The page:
Unified Communications

10:53 AM
Connect Directly
RSS
E-Mail
50%
50%

GSX Tools Monitor Collaboration Apps in Cloud

Updated suite promises enterprise IT more control to monitor and adjust the performance of Microsoft SharePoint, RIM BES, and similar cloud services.

Top 15 Cloud Collaboration Apps
Slideshow: Top 15 Cloud Collaboration Apps
(click image for larger view and for slideshow)
GSX, which provides systems to monitor the performance of on-premises enterprise collaboration and messaging systems, has upgraded its flagship software suite to monitor cloud-based tools and support the latest versions of those tools from major vendors. GSX Monitor and Analyzer version 10 provides support for various collaboration systems from IBM, Microsoft, and BlackBerry Enterprise Server. The upgrade also offers a modular install design for select server types and other components, an improved user interface, and simplified server settings.

As more businesses access collaboration and other enterprise applications from the cloud for cost savings and better IT agility, they can lose control over their ability to monitor and adjust the performance of those applications, said Steve Bystran, senior vice president of global sales and development for GSX.

"Knowing if those services are actually delivered to them, and if they're delivered in a timely and effective way that supports the business needs, is really our objective in doing the monitoring," said Bystran. "CIOs need some kind of objective measurement of whether what they've purchased is being delivered fully and properly."

GSX monitoring technology works by modeling the expected end user experience when using various collaboration and messaging applications, and then comparing that to the actual performance of the apps in production. By monitoring performance, the software notifies an IT administrator if an app's performance falls below certain levels and if the cloud provider is out of compliance with service level agreements. GSX is an agentless system, meaning that there is no need for special software to run on any application server in order for the GSX system to monitor performance.

GSX Monitor and Analyzer is one product but it requires two separate installations, Bystran said.

Version 10 of GSX Monitor watches the following metrics for cloud-delivered collaboration and messaging systems:

-- IBM Traveler: Service availability, alerts, and device synchronization. Traveler is a push email system that also supports calendar, address book, and related apps for mobile devices.

-- IBM Quickr: Service availability, tracking, authentication, and place monitoring. Quickr is a Lotus collaboration platform.

-- IBM Sametime: Services, meetings, and DB2 and Websphere components. Sametime combines unified communications and collaboration.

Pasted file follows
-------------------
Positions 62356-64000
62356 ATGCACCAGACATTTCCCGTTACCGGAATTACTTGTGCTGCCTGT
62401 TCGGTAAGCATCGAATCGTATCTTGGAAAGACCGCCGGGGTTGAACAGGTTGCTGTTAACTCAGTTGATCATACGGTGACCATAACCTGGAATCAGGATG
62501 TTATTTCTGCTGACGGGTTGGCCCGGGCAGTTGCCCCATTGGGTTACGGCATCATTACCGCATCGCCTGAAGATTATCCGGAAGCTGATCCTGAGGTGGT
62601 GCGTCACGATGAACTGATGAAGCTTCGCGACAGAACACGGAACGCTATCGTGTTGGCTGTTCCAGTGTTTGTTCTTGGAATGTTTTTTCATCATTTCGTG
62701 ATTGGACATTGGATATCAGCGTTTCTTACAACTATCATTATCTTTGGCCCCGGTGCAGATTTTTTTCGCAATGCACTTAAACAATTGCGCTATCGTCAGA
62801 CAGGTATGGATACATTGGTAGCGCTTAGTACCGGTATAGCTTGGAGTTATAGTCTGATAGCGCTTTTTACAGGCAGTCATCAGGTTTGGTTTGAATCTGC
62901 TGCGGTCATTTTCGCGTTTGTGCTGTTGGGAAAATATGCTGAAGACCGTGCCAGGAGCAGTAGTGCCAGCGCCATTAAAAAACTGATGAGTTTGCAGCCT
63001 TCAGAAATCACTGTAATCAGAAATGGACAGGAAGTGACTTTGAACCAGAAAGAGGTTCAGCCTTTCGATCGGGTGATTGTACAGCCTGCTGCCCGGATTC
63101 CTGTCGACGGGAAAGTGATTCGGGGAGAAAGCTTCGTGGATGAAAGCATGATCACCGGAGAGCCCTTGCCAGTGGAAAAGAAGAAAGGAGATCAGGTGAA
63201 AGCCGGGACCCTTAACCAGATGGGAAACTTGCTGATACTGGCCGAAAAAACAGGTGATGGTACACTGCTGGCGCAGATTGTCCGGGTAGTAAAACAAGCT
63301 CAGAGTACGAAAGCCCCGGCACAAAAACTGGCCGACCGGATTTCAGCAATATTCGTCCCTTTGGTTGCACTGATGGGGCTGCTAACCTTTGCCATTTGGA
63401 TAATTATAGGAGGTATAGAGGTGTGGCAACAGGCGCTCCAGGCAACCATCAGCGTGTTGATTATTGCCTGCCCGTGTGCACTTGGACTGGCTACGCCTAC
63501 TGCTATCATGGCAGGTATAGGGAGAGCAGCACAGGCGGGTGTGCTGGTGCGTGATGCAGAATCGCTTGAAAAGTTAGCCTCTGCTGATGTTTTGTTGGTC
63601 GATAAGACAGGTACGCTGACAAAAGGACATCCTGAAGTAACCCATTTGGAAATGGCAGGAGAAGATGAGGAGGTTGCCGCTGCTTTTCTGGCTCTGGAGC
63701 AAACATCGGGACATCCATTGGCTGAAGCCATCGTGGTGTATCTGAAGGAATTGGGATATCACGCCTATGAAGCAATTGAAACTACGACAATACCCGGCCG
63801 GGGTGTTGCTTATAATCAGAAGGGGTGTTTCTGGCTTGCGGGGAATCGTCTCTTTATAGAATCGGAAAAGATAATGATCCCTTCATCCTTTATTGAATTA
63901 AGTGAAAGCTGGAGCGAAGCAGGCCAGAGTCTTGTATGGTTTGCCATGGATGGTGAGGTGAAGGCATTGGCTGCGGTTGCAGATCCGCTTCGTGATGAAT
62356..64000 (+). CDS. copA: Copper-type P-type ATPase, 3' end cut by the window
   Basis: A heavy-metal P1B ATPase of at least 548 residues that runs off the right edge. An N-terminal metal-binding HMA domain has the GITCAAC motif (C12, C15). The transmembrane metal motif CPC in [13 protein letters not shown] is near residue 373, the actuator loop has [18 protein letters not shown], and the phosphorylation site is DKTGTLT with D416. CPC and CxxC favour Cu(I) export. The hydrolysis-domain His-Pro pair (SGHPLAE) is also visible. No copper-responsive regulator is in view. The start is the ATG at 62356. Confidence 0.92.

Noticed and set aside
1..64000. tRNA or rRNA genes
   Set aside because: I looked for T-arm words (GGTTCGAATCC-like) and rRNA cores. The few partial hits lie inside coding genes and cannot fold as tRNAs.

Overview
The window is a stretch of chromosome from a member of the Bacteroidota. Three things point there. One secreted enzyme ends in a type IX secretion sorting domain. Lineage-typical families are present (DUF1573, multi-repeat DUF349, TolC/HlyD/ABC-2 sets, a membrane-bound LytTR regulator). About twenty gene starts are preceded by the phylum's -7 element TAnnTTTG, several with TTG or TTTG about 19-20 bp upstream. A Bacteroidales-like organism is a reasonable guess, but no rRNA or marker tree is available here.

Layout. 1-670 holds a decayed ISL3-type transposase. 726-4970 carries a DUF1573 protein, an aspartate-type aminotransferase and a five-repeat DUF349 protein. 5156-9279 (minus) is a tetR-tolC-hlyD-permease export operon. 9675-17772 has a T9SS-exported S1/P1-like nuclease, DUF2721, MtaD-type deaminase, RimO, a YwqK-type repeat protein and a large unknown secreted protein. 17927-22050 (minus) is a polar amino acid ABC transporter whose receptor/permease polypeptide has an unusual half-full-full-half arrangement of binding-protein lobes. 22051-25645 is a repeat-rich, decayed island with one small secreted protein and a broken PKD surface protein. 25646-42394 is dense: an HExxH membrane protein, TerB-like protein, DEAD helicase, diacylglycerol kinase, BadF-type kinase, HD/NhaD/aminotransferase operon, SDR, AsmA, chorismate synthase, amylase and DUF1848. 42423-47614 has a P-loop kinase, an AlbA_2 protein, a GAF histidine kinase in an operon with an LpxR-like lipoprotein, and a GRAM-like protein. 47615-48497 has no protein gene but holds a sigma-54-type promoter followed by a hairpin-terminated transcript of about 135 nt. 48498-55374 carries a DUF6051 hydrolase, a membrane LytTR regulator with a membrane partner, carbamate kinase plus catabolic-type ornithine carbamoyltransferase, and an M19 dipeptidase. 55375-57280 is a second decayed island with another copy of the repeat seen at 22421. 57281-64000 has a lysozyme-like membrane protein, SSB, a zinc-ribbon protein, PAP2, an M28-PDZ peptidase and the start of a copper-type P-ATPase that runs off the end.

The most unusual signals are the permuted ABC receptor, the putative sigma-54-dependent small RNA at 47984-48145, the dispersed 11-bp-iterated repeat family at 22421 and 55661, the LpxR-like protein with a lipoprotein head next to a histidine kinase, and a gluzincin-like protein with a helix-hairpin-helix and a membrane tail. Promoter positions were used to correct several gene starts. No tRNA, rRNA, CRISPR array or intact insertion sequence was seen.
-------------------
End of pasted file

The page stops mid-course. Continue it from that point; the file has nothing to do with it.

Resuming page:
-- Microsoft SharePoint: Availability, usage, services, sites, users, and synchronization. SharePoint is Microsoft's flagship collaboration platform.

-- Microsoft Exchange 2010: Database availability group and database store availability and performance, and client access server availability. Exchange is Microsoft's enterprise email and messaging server.

-- BlackBerry Enterprise Server version 5.0: High availability, failover, and secondary server alerts, and manual failback reminders. BES delivers enterprise collaboration software, such as that from IBM and Microsoft, to BlackBerry wireless devices.

-- IBM Domino probes to track index size, databases with indexes, and user-defined thresholds

Enhancements to the GSX Analyzer tool include support for IBM Traveler and Quickr reports, multi-server comparisons, an improved user setup, and enhanced formatting controls.

Improved monitoring of cloud-based applications is becoming more important as businesses grow more dependent on them, said GSX's Bystran. Cloud collaboration platforms such as SharePoint started out in small deployments within an enterprise and may have been under the IT administrator's radar. Eventually, they become more popular and widespread and now many companies depend on them.

"They went from being a boutique application to being mission-critical," he said.

Security concerns give many companies pause as they consider migrating portions of their IT operations to cloud-based services. But you can stay safe in the cloud, as this Tech Center report explains. Download it now. (Free registration required.)

Comment  | 
Print  | 
More Insights
Cartoon
Slideshows
Audio Interviews
Archived Audio Interviews
Jeremy Schulman, founder of Schprockits, a network automation startup operating in stealth mode, joins us to explore whether networking professionals all need to learn programming in order to remain employed.
White Papers
Register for Network Computing Newsletters
Current Issue
2014 State of Unified Communications
2014 State of Unified Communications
If you thought consumerization killed UC, think again: 70% of our 488 respondents have or plan to put systems in place. Of those, 34% will roll UC out to 76% or more of their user base. And there’s some good news for UCaaS providers.
Video
Twitter Feed